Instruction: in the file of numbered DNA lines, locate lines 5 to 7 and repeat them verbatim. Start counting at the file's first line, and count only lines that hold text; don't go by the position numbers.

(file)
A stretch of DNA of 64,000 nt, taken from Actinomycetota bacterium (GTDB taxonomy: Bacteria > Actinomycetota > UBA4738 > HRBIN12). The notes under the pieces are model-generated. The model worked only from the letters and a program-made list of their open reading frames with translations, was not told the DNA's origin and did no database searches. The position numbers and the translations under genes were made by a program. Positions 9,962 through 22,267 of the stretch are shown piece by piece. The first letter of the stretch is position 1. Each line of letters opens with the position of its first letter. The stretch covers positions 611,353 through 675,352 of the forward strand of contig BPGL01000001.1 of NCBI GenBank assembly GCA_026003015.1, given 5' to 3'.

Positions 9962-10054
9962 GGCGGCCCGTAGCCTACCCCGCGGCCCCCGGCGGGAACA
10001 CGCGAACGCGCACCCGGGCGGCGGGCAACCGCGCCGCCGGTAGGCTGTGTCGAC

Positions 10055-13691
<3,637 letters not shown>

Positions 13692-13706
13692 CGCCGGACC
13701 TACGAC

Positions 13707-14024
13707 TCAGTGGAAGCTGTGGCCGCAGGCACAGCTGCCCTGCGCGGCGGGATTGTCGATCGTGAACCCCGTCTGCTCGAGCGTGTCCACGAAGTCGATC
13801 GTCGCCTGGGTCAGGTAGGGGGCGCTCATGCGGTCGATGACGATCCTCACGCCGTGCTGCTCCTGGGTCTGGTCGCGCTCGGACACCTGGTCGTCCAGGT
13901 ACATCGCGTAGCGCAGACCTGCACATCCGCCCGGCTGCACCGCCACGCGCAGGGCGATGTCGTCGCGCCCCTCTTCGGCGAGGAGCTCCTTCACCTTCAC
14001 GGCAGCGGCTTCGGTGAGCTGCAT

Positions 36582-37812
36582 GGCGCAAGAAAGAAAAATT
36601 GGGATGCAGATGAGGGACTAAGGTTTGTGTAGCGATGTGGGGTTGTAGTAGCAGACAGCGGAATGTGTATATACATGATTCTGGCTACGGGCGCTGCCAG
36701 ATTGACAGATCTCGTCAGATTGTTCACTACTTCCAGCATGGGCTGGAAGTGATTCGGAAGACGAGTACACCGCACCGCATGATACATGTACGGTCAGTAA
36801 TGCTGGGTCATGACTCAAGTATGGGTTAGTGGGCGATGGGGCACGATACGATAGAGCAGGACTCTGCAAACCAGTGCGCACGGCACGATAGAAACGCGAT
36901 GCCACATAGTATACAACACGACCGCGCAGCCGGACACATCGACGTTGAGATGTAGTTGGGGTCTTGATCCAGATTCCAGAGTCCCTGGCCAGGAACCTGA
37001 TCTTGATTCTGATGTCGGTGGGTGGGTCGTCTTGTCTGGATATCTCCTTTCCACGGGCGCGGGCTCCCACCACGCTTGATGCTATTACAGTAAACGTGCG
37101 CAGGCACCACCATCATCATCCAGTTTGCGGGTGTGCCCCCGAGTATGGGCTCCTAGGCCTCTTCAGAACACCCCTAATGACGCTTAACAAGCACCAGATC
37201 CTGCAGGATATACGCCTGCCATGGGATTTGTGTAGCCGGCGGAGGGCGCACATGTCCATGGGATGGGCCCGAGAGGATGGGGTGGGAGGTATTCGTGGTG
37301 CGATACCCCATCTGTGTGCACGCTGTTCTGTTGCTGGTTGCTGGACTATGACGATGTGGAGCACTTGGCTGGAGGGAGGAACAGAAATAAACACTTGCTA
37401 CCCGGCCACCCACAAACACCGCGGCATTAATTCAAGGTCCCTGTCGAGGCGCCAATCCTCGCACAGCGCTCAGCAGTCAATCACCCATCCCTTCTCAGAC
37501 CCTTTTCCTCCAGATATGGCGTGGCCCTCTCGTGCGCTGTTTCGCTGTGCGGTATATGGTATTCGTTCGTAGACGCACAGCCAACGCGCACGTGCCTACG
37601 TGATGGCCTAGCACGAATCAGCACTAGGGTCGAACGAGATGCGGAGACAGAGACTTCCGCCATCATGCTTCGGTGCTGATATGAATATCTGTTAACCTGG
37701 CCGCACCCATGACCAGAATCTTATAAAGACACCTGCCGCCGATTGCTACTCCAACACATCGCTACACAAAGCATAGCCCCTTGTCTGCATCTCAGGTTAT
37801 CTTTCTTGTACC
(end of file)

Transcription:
Positions 10055-13691
<3,637 letters not shown>

Positions 13692-13706